Trade Updates for Week of May 24, 2017

United States Court of Appeals for the Federal Circuit

 

Affirmed Decision that Finding No Violation of Section 337

In Adrian Rivera, Adrian Rivera Maynez Enterprises v. ITC, Court No. 2016-1841 (May 23, 2017), Rivera filed a complaint with the International Trade Commission (“Commission”), alleging that Solofill, LLC (“Solofill”) was importing beverage capsules that infringed claims 5–8 and 18–20 of the ’320 patent, in violation of Section 337. Rivera thereafter withdrew its allegations with respect to claims 8 and 19, leaving currently pending claims 5–7, 18, and 20. Solofill’s K2 and K3 beverage capsules are made to fit into a Keurig® brewer, and include an integrated mesh filter surrounding a space designed to accept loose coffee grounds. The main issue in this case was whether the ‘320 patent contained a written description of the invention so as to include “container(s)  . . . adapted to hold brewing material,” or a pod adaptor assembly with a filter in the cartridge.  According to the Commission, the description focused simply on a “pod adaptor assembly” or “brewing chamber” but did not disclose a container that was a pod itself, or that contained an integrated filter.  Moreover, the parties agreed that nothing in the ‘320 patent explicitly describes a pod adaptor assembly with a filter integrated into the cartridge.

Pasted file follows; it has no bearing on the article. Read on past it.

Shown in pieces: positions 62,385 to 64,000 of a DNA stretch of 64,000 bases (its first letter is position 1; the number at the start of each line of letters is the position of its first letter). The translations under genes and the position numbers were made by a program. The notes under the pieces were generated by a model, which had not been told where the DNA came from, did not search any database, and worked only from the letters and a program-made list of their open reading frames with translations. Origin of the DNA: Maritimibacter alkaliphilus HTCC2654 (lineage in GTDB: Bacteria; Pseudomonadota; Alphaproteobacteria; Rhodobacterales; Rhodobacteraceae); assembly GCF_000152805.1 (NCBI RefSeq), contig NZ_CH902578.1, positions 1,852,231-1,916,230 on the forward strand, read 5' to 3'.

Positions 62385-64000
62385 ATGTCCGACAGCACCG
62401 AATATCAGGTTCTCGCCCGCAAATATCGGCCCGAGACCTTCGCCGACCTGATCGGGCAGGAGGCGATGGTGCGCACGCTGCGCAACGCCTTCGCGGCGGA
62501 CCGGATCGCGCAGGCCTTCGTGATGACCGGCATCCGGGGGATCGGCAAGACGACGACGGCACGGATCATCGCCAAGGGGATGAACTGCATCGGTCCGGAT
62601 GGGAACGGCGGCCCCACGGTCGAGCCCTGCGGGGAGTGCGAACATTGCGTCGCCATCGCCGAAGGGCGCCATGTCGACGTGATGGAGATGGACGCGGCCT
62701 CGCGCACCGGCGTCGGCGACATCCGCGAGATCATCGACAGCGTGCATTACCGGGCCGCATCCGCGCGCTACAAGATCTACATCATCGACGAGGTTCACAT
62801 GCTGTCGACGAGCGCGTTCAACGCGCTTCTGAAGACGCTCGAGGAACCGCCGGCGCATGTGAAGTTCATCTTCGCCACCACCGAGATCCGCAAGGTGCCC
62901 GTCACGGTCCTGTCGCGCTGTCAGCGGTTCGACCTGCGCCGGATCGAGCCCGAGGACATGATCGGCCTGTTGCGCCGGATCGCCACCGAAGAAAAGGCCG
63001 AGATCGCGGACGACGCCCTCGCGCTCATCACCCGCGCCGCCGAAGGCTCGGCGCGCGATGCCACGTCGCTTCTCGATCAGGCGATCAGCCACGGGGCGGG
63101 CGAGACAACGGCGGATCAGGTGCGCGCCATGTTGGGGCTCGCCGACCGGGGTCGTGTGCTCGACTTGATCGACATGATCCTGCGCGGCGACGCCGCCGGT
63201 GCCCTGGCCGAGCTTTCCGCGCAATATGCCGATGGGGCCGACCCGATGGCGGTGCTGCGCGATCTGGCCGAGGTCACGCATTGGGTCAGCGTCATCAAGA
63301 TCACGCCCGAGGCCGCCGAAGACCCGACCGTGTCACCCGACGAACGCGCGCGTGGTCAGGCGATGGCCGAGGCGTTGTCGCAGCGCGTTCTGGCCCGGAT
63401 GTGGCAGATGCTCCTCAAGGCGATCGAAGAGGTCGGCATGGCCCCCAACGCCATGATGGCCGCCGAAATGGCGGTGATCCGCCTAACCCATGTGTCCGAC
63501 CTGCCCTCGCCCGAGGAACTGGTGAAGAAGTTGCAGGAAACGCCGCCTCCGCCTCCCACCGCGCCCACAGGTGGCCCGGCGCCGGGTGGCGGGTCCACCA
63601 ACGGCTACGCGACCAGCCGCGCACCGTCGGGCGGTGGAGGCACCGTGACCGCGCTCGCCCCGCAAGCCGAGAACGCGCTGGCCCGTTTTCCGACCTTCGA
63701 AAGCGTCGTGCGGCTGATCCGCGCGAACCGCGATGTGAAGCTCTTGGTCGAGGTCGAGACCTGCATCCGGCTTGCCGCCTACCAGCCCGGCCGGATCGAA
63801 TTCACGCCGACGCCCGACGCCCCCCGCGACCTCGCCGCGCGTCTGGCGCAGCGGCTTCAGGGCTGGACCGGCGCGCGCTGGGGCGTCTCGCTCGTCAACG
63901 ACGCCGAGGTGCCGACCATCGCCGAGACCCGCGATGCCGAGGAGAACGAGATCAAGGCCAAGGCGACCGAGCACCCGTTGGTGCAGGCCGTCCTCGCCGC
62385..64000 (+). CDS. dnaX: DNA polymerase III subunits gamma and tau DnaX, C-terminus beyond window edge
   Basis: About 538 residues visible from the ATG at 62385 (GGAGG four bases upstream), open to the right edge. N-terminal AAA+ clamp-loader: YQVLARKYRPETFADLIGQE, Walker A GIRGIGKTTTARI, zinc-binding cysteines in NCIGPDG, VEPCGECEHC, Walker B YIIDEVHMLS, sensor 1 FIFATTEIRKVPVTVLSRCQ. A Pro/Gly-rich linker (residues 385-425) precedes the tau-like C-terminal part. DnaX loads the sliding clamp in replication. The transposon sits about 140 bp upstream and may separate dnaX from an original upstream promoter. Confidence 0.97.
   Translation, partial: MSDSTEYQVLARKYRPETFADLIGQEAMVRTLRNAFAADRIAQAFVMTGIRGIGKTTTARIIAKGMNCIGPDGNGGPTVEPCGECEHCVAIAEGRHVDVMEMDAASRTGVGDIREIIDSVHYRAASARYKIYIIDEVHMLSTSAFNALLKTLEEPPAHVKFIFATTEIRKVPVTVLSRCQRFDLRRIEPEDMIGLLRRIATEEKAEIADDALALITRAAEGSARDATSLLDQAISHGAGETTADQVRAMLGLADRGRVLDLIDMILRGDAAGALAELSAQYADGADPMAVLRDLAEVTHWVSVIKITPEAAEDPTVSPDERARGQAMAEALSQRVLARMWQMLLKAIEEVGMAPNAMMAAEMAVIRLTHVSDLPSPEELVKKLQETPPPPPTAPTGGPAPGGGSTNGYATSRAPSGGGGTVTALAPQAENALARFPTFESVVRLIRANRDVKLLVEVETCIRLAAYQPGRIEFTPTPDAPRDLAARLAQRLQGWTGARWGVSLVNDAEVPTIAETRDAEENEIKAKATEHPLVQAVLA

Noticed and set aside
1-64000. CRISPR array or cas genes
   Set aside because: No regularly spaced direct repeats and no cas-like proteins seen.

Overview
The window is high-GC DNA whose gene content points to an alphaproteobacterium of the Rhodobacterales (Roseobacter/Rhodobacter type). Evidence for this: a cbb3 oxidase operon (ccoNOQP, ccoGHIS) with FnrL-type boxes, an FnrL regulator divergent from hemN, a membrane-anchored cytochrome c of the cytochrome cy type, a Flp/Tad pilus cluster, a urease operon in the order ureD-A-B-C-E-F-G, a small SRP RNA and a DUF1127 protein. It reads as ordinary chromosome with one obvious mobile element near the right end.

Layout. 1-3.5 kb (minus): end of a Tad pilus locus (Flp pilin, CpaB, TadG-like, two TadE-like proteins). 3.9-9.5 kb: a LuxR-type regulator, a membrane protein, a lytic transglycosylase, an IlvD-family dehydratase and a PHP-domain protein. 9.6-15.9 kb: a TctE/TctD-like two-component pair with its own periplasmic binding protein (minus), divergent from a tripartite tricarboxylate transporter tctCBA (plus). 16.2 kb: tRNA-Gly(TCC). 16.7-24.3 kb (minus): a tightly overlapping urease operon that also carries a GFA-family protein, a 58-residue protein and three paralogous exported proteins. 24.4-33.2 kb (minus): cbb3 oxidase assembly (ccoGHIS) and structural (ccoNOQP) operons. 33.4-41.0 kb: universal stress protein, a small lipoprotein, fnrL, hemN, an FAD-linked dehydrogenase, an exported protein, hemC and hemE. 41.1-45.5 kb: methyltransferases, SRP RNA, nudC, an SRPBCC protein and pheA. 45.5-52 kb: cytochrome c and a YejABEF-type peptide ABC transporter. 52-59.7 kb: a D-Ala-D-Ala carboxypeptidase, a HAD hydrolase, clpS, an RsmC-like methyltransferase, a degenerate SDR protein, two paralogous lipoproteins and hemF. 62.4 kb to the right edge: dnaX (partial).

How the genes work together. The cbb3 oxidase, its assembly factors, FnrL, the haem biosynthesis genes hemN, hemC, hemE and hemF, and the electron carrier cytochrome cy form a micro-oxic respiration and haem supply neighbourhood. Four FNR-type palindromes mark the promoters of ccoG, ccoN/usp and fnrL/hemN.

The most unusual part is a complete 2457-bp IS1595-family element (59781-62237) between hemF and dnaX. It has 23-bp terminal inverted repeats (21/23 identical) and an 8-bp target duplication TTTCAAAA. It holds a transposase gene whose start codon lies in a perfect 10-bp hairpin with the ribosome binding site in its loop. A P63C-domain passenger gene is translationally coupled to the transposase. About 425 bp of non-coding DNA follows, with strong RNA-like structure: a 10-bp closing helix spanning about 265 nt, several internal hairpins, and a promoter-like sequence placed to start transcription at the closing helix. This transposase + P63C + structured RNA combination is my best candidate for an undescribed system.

The Federal Circuit agreed with the Commission and Solofill, Intervenor in this case, and held that the underlying concern that the ‘320 patent addressed was the compatibility between pods used in pod-type beverage brewers and cartridges used in cartridge-type beverage brewers. Moreover, the Commission’s failure to apply a broad definition of “pod” was not reversible error.    Finally, the Federal Circuit rejected the idea that those skilled in the art of pod or beverage capsule machines may supplement the specification to provide written description support.  A written description inquiry looks to the “four corners of the specification” to determine the extent to which inventor possesses the invention claimed.

For the reasons above, the Federal Circuit affirmed the Commission’s conclusion that claims 5-7, 18, and 20 are invalid for lack of written description and that Solofill did not violate Section 337.